Dāru (दारु).—mfn. (-ruḥ-rvī-ru) 1. Liberal, munificent, a giver, a donor. 2. An artist. 3. Tearing, rending, a tearer. mn. (-ruḥ-ru) Wood, timber. n. (-ru) 1. A sort of pine, (Pinus devadaru.) 2. Brass. E. dṝ to tear or split, Unadi affix uṇ, or to give, ru Unadi aff.

Source: Cologne Digital Sanskrit Dictionaries: Benfey Sanskrit-English Dictionary

Dāru (दारु).—i. e. dṛ10 + vant = van = u, n. 1. Wood, [Pañcatantra] i. [distich] 100. 2. A species of pine, Pinus deodora Roxb., [Suśruta] 1, 161, 10.

Source: Cologne Digital Sanskrit Dictionaries: Cappeller Sanskrit-English Dictionary

Dāru (दारु).—1. [adjective] breaking.

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Dāru (दारु).—2. [neuter] a piece of wood, wood i.[grammar]; [adverb] vat† like a piece of wood.

Source: Cologne Digital Sanskrit Dictionaries: Monier-Williams Sanskrit-English Dictionary

1) Dāru (दारु):—[from ] 1. dāru mfn. liberal, [cf. Lexicographers, esp. such as amarasiṃha, halāyudha, hemacandra, etc.] (cf. [Pāṇini 3-2, 159])

2) [v.s. ...] m. See 2. dāru.

3) [from dāra] 2. dāru mfn. breaking, splitting (Indra), [Ṛg-veda vii, 6, 1]

4) [v.s. ...] m. an artist, [cf. Lexicographers, esp. such as amarasiṃha, halāyudha, hemacandra, etc.]

5) 3. dāru m. n. ([gana] ardharcādi) a piece of wood, wood, timber, [Ṛg-veda; Atharva-veda; Taittirīya-saṃhitā; Brāhmaṇa; Upaniṣad; Mahābhārata; Rāmāyaṇa] etc. (usually n., m. only, [Harivaṃśa 15522])

6) n. Pinus Devadāru, [Suśruta]

7) ore, [cf. Lexicographers, esp. such as amarasiṃha, halāyudha, hemacandra, etc.]

8) [connected with 4. dru and taru; cf. also [Zend] dauru; [Greek] δόρυ, δρῦς; [Gothic] triu; [German] trewo; [English] tree].

Source: Cologne Digital Sanskrit Dictionaries: Yates Sanskrit-English Dictionary

Dāru (दारु):—[(ruḥ-ru)] 2. m. n. Wood. n. Sort of pine; brass. a. Liberal; tearing.

Source: DDSA: Paia-sadda-mahannavo; a comprehensive Prakrit Hindi dictionary (S)

Dāru (दारु) in the Sanskrit language is related to the Prakrit word: Dāru.

[Sanskrit to German]

Daru in German

context information

Sanskrit, also spelled संस्कृतम् (saṃskṛtam), is an ancient language of India commonly seen as the grandmother of the Indo-European language family (even English!). Closely allied with Prakrit and Pali, Sanskrit is more exhaustive in both grammar and terms and has the most extensive collection of literature in the world, greatly surpassing its sister-languages Greek and Latin.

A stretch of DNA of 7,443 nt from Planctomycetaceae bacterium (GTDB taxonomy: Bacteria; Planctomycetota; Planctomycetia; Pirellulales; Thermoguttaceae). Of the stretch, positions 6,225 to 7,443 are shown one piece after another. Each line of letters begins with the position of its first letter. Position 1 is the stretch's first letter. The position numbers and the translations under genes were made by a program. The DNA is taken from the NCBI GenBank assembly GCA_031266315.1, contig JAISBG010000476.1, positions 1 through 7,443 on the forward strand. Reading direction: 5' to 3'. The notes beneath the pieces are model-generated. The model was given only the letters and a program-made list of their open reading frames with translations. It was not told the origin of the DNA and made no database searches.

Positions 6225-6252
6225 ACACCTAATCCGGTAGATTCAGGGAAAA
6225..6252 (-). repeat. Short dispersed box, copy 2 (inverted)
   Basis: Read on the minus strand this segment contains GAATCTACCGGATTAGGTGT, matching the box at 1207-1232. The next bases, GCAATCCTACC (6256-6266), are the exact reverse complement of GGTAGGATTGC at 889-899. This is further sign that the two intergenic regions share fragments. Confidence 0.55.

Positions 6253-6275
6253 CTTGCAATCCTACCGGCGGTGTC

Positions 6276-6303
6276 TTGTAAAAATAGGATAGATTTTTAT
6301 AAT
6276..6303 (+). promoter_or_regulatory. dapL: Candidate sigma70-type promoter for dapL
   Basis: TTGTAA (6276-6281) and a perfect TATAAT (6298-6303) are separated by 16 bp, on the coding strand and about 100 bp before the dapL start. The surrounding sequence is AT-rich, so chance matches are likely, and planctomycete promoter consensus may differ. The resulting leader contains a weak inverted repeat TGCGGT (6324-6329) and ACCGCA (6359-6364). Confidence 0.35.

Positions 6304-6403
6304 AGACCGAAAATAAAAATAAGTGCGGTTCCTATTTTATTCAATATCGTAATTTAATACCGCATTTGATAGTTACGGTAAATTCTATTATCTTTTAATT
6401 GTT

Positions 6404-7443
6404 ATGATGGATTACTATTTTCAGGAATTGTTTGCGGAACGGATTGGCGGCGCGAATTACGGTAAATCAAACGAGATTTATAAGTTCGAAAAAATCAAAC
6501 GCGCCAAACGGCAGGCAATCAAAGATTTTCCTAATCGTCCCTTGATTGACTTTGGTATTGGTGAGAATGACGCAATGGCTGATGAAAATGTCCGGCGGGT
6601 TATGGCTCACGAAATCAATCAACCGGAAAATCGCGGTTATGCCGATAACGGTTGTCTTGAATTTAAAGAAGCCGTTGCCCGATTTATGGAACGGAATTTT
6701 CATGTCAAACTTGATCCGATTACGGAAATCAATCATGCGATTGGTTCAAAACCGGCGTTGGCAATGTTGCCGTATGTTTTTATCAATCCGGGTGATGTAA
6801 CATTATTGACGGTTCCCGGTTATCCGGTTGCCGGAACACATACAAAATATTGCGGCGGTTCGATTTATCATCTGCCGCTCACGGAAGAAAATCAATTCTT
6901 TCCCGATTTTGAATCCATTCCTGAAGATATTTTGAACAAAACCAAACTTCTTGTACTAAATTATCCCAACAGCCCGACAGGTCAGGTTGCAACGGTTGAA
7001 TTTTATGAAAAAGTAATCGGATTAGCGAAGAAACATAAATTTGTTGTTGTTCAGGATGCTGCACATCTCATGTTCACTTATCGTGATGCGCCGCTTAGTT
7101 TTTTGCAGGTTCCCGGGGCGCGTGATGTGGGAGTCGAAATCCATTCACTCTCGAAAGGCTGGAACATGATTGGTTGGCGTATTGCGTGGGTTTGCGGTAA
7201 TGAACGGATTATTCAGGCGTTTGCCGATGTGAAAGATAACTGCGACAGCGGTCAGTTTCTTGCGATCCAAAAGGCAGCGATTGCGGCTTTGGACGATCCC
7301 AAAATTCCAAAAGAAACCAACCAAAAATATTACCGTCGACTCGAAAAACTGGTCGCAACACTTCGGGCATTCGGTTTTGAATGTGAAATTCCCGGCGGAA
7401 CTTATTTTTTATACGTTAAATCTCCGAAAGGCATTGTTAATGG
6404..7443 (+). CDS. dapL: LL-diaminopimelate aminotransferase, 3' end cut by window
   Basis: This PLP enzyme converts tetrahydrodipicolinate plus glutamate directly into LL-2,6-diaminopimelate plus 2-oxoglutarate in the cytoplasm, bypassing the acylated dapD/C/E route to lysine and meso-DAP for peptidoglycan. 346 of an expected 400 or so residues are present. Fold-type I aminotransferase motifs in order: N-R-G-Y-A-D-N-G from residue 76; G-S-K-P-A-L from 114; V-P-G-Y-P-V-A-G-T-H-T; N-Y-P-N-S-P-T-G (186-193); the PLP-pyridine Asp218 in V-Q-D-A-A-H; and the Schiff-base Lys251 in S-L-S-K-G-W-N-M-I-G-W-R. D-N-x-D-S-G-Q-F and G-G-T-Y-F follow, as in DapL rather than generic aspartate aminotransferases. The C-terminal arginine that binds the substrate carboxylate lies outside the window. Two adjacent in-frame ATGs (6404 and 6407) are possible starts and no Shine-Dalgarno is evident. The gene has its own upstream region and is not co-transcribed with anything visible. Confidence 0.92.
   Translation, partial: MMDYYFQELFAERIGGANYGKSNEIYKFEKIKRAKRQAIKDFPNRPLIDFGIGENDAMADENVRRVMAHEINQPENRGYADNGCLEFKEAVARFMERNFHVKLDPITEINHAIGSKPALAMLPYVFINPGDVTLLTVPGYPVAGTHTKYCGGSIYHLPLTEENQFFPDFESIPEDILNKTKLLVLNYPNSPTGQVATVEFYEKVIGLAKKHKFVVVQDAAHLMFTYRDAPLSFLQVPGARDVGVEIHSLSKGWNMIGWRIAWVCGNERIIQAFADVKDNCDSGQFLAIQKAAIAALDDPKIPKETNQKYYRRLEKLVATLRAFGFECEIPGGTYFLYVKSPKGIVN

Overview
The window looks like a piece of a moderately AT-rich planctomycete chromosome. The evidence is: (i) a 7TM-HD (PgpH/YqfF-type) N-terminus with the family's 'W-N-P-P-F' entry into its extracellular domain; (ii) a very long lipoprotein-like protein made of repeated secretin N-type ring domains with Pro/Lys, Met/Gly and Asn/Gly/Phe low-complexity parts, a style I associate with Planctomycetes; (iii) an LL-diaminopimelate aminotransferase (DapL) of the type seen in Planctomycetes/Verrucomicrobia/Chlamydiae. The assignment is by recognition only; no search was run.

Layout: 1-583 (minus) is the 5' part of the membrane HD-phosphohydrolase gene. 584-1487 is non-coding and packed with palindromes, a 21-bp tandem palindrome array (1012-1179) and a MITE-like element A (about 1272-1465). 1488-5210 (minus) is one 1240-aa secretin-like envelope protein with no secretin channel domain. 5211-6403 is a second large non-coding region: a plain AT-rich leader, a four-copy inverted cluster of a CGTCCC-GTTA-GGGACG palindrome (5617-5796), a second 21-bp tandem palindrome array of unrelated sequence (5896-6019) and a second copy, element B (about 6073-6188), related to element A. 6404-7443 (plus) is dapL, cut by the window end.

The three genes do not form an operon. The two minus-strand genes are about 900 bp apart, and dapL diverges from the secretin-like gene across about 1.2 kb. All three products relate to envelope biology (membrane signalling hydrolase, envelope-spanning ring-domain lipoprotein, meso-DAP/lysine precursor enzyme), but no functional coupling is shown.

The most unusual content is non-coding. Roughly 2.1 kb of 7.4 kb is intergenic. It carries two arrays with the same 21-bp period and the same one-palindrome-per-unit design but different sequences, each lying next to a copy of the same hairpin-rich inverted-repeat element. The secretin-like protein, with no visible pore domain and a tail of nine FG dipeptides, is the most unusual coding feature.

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Hindi dictionary

Source: DDSA: A practical Hindi-English dictionary

Dārū (दारू):—(nf) liquor; medical treatment; medicine (as in [davā-dārū]).

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Prakrit-English dictionary

Source: DDSA: Paia-sadda-mahannavo; a comprehensive Prakrit Hindi dictionary

Dāru (दारु) in the Prakrit language is related to the Sanskrit word: Dāru.

context information

Prakrit is an ancient language closely associated with both Pali and Sanskrit. Jain literature is often composed in this language or sub-dialects, such as the Agamas and their commentaries which are written in Ardhamagadhi and Maharashtri Prakrit. The earliest extant texts can be dated to as early as the 4th century BCE although core portions might be older.

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Kannada-English dictionary

Source: Alar: Kannada-English corpus

Daru (ದರು):—

1) [noun] a kind of song, the lyrics of which arouse sexual feelings or desires; an erotic song.

2) [noun] a particular kind of dance, expressing erotic feelings:.

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Daru (ದರು):—[noun] a long, relatively narrow depression between uplands, hills or mountains; a valley.

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Daru (ದರು):—[noun] the bodily strength that resists fatigue, illness, hardship, etc.; stamina.

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Dāru (ದಾರು):—

1) [noun] the long, hard, fibrous timber of a tree; wood.

2) [noun] a piece of a wood.

3) [noun] the hard core of a tree; the central part of exogenous trees, hardened by age; heart-wood.

4) [noun] a tree in gen.

5) [noun] the tree Morinda citrifolia of Rubiaceae family; turmeric timber tree.

6) [noun] the tree Pinus deodara of Pinaceae family; Indian fir.

7) [noun] a bolt used for preventing the door from being opened.

8) [noun] a forest.

9) [noun] a man who liberally donates; a donor.

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Dāru (ದಾರು):—

1) [noun] any alcoholic drink made by distillation; liquor.

2) [noun] ದಾರೂಬಂದಿ [darubamdi] dārū bandi the forbidding by law of the consumption of alcoholic beverages.

context information

Kannada is a Dravidian language (as opposed to the Indo-European language family) mainly spoken in the southwestern region of India.